Goodreads helps you keep track of books you want to read.
Start by marking “Chameleon Days: An American Boyhood in Ethiopia” as Want to Read:
Chameleon Days: An American Boyhood in Ethiopia
Enlarge cover
Rate this book
Clear rating

Chameleon Days: An American Boyhood in Ethiopia

3.29 of 5 stars 3.29  ·  rating details  ·  69 ratings  ·  12 reviews
In 1964, at the age of three, Tim Bascom is thrust into a world of eucalyptus trees and stampeding baboons when his family moves from the Midwest to Ethiopia. The unflinchingly observant narrator of this memoir reveals his missionary parents' struggles in a sometimes hostile country. Sent reluctantly to boarding school in the capital, young Tim finds that beyond the gates...more
ebook, 256 pages
Published June 14th 2006 by Mariner Books (first published January 1st 2006)
more details... edit details

Friend Reviews

To see what your friends thought of this book, please sign up.

Reader Q&A

To ask other readers questions about Chameleon Days, please sign up.

Be the first to ask a question about Chameleon Days

This book is not yet featured on Listopia. Add this book to your favorite list »

Community Reviews

(showing 1-30 of 182)
filter  |  sort: default (?)  |  rating details
This is a book about growing up in Ethiopia, but not really: far more than that it is about growing up in a missionary family in Ethiopia, which is a different beast altogether.

Very young when he moved there, the author lived in a mission house, went to an American-run boarding school, and had almost no interaction with native Ethiopians who were not connected to the mission or the school. I don’t fault Bascom for this — again, he was young — but it must have made for an upbringing both exotic a...more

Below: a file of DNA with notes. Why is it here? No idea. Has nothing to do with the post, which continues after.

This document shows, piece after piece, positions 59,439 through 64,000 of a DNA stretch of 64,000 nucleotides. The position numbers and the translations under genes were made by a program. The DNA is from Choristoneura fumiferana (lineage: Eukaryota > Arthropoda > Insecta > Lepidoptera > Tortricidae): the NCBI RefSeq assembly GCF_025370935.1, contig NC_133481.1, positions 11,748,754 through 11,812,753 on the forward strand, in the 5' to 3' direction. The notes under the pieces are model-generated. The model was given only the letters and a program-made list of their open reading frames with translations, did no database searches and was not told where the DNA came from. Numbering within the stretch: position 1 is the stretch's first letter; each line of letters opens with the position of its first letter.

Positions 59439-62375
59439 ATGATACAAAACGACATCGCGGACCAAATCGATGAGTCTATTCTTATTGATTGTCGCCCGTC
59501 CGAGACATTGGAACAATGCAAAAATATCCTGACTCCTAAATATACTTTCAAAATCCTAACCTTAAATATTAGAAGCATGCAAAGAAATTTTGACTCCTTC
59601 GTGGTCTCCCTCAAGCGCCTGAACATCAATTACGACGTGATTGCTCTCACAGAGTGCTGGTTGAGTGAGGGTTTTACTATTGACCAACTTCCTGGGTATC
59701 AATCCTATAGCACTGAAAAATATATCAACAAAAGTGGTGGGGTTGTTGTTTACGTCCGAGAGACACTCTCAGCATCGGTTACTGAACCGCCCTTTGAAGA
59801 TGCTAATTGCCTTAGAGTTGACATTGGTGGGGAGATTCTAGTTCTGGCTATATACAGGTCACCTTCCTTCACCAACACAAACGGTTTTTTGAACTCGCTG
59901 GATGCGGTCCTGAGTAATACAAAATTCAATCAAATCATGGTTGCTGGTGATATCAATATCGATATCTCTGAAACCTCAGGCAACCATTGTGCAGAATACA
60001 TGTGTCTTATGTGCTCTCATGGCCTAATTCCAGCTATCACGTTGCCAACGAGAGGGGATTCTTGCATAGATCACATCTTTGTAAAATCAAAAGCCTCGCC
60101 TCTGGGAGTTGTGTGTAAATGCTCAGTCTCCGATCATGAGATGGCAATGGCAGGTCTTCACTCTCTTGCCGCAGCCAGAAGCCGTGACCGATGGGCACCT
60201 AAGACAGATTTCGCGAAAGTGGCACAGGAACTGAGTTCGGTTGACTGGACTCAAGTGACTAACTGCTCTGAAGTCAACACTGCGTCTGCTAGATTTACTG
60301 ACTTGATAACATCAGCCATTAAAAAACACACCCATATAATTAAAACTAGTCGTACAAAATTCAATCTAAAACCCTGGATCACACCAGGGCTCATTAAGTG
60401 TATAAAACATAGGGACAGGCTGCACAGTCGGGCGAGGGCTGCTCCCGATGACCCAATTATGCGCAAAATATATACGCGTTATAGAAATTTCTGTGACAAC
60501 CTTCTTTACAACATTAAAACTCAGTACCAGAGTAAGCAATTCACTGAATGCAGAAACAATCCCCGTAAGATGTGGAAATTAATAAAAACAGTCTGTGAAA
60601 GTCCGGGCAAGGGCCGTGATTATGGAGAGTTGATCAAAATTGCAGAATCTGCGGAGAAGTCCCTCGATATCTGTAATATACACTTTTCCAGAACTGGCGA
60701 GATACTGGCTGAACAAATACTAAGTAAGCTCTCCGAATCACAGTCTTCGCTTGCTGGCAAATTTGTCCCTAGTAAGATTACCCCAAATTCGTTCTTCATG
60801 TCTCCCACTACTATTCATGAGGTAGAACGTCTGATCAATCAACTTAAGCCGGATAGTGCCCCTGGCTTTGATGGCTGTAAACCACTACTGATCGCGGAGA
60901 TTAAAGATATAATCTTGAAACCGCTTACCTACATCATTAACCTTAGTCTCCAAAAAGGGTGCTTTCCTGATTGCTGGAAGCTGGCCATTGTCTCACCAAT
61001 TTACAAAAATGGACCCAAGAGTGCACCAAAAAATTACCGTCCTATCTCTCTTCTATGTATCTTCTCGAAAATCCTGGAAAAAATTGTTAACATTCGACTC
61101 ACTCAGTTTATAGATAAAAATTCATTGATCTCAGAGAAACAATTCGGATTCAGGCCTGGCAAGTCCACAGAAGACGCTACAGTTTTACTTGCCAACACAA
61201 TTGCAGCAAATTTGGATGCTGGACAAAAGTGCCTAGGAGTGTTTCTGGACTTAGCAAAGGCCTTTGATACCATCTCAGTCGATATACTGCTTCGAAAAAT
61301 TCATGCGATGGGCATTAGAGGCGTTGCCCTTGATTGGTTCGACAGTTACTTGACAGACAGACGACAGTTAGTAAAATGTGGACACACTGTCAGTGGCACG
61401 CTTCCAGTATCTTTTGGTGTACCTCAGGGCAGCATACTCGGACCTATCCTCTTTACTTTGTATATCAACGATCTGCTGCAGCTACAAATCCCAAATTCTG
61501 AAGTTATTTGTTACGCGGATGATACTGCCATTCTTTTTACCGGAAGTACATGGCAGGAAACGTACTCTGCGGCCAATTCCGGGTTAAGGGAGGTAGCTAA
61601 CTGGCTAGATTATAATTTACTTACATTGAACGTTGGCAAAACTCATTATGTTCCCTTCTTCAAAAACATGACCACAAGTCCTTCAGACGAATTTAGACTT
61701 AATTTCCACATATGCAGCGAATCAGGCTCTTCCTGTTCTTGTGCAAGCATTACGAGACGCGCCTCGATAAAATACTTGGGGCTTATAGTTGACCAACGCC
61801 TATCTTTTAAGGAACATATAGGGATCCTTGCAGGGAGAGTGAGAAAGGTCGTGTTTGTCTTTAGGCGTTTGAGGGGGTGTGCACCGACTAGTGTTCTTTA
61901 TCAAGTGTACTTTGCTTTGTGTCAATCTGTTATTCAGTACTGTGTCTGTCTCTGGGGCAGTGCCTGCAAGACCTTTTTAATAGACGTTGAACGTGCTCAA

These are the memories of the middle child of a couple who served as missionaries in Ethiopia in the 1960's. Tim was 3 years old when he first arrived. The book covers his parents' tours of 5 years, making him 8 years old at the book's end.

It's hard to imagine such an observant 3 year old, but, this is a child living in a highly insecure environment. A perfect metaphor occurs at the start when Tim and his older brother arrive on Ethiopian soil and run. Miraculously they stop at the edge of a cli...more
Jane Hoppe
Full of descriptions of simple, imaginative childhood games and the universal desire to belong, Chameleon Days resonates with me on several levels. Although young Tim Bascom’s games took place mostly in Ethiopia—a country I’ve never visited—as I read Bascom’s memoir, I found myself repeating, “Oh, yes, now I remember, my brother and I played that game, too.” And the young author’s feelings of separation came because he attended boarding school far from where his missionary parents were stationed...more
Tim Bascomb is the son of American missionaries, and, as a result, spent much of his childhood in Ethiopia in the 1960's.